Wednesday, June 07, 2017

James Comey and Our Own Tin-Pot Despot, Donald Trump

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CreditPaul J. Richards/Agence France-Presse — Getty Images
In his prepared testimony before Congress, James Comey says he spoke alone with President Barack Obama on just two occasions — once simply for Obama to say a brief goodbye. In contrast, he adds, “I can recall nine one-on-one conversations with President Trump in four months.”
These were profoundly uncomfortable and in some cases “very concerning” and highly irregular, recounts Comey, who was fired as F.B.I. director last month. After one conversation, he says, “I took the opportunity to implore the attorney general to prevent any future direct communication between the president and me.
Trump sought a pledge of personal loyalty so as to turn the head of the F.B.I. into a political lackey. “I need loyalty,” Comey quotes Trump as telling him. “I expect loyalty.”
“I didn’t move, speak or change my facial expression in any way during the awkward silence that followed,” Comey adds. “We simply looked at each other in silence.”
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Trump’s behavior is reminiscent of what tin-pot despots do. I know, for I’ve covered the overthrow of more than I can count.
So let’s not get mired in legal technicalities. Whether or not it was illegal for Trump to urge Comey to back off his investigation into Russia ties to Mike Flynn, who was fired as national security adviser, it was utterly inappropriate. What comes through is a persistent effort by Trump to interfere with the legal system. There’s a consistent pattern: Trump’s contempt for the system of laws that, incredibly, he now presides over.
All this is of course tied to Russia and its equally extraordinary attack on the American political system last year. The latest revelation is that Russian military intelligence executed a cyberattack on at least one supplier of American voting software and tried to compromise the computers of more than 100 local voting officials.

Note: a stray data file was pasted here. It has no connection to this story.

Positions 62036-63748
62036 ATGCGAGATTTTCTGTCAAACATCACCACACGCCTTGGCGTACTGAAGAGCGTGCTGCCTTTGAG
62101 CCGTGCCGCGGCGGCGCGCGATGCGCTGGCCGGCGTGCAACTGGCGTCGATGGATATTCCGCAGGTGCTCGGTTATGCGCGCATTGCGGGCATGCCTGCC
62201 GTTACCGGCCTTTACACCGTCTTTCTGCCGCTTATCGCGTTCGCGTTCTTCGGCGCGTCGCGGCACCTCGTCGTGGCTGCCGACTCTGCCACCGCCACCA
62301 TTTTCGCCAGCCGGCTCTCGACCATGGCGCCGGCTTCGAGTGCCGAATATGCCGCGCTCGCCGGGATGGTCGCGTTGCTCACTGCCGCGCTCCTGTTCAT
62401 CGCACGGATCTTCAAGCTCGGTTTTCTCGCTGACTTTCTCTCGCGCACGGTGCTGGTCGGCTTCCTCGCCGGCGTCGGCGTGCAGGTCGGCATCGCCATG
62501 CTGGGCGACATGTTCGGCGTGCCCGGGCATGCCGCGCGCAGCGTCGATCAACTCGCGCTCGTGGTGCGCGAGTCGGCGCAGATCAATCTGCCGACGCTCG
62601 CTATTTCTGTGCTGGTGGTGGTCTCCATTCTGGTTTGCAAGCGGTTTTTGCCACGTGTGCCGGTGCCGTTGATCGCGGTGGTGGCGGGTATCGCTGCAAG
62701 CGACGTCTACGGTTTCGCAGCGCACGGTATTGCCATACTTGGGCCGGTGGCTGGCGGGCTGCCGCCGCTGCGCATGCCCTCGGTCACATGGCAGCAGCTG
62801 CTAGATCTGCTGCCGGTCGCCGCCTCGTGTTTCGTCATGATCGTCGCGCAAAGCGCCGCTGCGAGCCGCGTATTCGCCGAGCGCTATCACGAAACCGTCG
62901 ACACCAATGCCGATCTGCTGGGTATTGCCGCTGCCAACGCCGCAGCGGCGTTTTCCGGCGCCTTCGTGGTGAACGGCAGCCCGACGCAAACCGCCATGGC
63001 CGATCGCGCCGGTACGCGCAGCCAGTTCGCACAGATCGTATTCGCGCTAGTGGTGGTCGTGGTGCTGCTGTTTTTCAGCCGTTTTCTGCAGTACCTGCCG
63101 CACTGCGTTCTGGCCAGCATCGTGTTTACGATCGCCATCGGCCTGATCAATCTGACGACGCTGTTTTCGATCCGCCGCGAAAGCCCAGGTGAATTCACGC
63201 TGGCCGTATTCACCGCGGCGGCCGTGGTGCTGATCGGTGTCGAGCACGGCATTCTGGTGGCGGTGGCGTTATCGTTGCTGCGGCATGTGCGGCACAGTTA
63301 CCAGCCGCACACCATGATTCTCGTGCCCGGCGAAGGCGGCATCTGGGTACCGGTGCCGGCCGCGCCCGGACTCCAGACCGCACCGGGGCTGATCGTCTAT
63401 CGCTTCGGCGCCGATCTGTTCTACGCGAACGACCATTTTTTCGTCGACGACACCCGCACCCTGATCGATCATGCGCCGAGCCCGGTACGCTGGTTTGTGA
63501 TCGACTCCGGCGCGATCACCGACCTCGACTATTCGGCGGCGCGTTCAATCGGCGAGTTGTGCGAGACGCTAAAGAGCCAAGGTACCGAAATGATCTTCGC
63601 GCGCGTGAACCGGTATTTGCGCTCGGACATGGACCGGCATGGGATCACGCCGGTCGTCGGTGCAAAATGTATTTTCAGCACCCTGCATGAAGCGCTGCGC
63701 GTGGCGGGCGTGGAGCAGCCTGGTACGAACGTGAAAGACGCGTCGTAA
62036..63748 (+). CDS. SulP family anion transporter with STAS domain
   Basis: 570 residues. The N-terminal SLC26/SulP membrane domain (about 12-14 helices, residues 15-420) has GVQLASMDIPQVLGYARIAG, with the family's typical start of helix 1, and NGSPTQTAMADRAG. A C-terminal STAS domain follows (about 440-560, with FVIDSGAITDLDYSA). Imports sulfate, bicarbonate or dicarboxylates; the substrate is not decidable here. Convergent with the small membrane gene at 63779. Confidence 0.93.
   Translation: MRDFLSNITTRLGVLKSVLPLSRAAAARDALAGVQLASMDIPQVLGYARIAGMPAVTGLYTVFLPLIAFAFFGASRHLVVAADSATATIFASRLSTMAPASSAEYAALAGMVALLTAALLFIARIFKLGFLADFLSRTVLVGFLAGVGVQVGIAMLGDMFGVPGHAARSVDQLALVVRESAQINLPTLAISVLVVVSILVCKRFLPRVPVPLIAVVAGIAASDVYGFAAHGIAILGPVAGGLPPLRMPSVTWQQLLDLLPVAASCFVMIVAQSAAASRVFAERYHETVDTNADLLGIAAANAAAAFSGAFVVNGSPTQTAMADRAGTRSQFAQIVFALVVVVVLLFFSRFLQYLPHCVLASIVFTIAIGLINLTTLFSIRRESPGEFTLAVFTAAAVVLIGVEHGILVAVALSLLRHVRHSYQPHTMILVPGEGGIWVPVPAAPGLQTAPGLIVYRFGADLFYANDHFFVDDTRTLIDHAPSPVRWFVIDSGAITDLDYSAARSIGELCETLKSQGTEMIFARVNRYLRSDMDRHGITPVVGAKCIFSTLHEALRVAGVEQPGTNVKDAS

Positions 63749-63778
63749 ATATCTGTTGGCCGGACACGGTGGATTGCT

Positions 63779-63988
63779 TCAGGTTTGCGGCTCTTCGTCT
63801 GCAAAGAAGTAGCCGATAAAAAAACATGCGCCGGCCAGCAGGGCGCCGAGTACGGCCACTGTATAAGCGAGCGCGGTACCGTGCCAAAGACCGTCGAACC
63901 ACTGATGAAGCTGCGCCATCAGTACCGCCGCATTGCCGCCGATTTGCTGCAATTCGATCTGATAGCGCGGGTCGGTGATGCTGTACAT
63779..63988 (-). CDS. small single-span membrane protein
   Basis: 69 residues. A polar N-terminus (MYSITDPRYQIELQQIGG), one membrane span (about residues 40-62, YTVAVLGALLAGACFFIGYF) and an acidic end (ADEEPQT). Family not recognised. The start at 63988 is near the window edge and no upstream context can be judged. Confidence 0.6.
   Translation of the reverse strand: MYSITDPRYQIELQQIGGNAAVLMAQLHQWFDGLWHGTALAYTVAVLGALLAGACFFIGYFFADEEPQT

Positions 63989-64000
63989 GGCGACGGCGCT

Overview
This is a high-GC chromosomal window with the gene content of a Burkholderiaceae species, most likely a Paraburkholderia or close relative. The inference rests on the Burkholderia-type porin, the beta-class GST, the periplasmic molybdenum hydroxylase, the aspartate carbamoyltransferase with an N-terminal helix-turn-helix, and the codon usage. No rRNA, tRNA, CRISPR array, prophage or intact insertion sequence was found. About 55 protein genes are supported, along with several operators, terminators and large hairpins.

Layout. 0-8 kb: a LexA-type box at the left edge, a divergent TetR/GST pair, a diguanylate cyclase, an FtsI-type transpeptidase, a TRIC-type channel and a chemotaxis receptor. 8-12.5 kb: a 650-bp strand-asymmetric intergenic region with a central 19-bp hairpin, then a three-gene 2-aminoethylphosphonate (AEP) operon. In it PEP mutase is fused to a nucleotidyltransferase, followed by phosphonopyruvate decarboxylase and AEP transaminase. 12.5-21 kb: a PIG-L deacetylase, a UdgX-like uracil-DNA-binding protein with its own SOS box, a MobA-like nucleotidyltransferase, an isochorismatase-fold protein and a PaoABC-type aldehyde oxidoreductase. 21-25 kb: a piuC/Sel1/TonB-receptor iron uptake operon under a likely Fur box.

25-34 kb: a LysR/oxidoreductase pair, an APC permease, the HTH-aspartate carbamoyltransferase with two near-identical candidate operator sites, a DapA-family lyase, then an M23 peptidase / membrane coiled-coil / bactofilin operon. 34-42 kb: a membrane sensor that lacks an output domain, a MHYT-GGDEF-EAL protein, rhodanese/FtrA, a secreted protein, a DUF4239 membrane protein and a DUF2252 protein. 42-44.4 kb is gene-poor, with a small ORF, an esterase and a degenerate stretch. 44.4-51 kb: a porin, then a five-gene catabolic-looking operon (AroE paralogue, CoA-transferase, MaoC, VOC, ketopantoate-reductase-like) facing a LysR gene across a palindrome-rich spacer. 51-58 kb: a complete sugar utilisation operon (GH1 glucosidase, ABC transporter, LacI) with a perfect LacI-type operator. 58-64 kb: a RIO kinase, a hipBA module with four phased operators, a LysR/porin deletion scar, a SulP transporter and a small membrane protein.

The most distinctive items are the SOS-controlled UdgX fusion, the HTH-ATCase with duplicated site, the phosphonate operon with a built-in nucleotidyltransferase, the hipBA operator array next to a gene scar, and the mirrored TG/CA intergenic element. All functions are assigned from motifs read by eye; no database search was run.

Comey specifies in his testimony, to be presented Thursday, that he told Trump that there was no personal investigation of him, but that this might change. Comey seems to have an open mind — a good lesson for all of us.
To frame the Comey testimony, consider the staggering comments this week of James Clapper, the director of national intelligence until early this year.
“Watergate pales really, in my view, compared to what we’re confronting now,” said Clapper, a former lieutenant general with a long career in intelligence under Republican and Democratic presidents alike. He added: “I am very concerned about the assault on our institutions coming from both an external source — read Russia — and an internal source — the president himself.”
As Clapper suggested, Trump has been undermining the institutions and mores that undergird our political process; whether or not his conduct was felonious, it has been profoundly subversive.
Apart from Comey and the Russia investigation, Trump has systematically attacked the institutions of American life that he sees as impediments. He denounced judges and the courts. He has attacked journalists as “the enemy of the people,” and urged that some be jailedfor publishing classified information. He has publicly savaged Democrats and Republicans who stand up to him.
More broadly, Trump has ignored longstanding democratic norms, such as that a presidential candidate release tax returns and obey certain ethics rules. He flouts conventions against nepotism. And perhaps most fundamentally, he simply lies at every turn: Politicians often spin and exaggerate, they even lie in extremis to escape scandal. But Trump is different. He lies on autopilot, on something as banal as the size of inauguration crowds.
Obama was meticulous about ethics rules. He consulted lawyers before accepting the Nobel Peace Prize; aides were forced to give up Twitter accounts when they left office, to ensure they had not benefited improperly by gaining followers.
In contrast, the Trump family seems indifferent to optics — and determined to monetize the presidency. The latest ugliness is in a devastating exposé by Forbes about charity work by Eric Trump to raise money for children with cancer.
Eric raised some $16 million, which is wonderful. The Trump family had claimed to donate the use of its golf courses for these charity events, so that virtually all of the money raised was flowing to the sick children. Instead, Forbes says, the Trumps charged huge sums to hold the events — misleading the public, and profiting from donations intended for sick children.
Skimming money meant for kids with cancer? This is cartoonlike. (The family hasn’t responded in detail, although Eric did say that, to him, the critics are “not even people.” He lamented that “morality’s just gone.”)
President Trump sought office as a law-and-order campaigner, and he is overseeing a crackdown on refugees, immigrants, drug offenders and other vulnerable people. But he is also systematically undermining the rule of law as “those wise restraints that make men free,” in the words of the late law professor John Maguire.
So as we watch Comey testify, remember that the fundamental question is not just whether the president broke a particular law regarding obstruction of justice, but also whether he is systematically assaulting the rule of law that makes us free.

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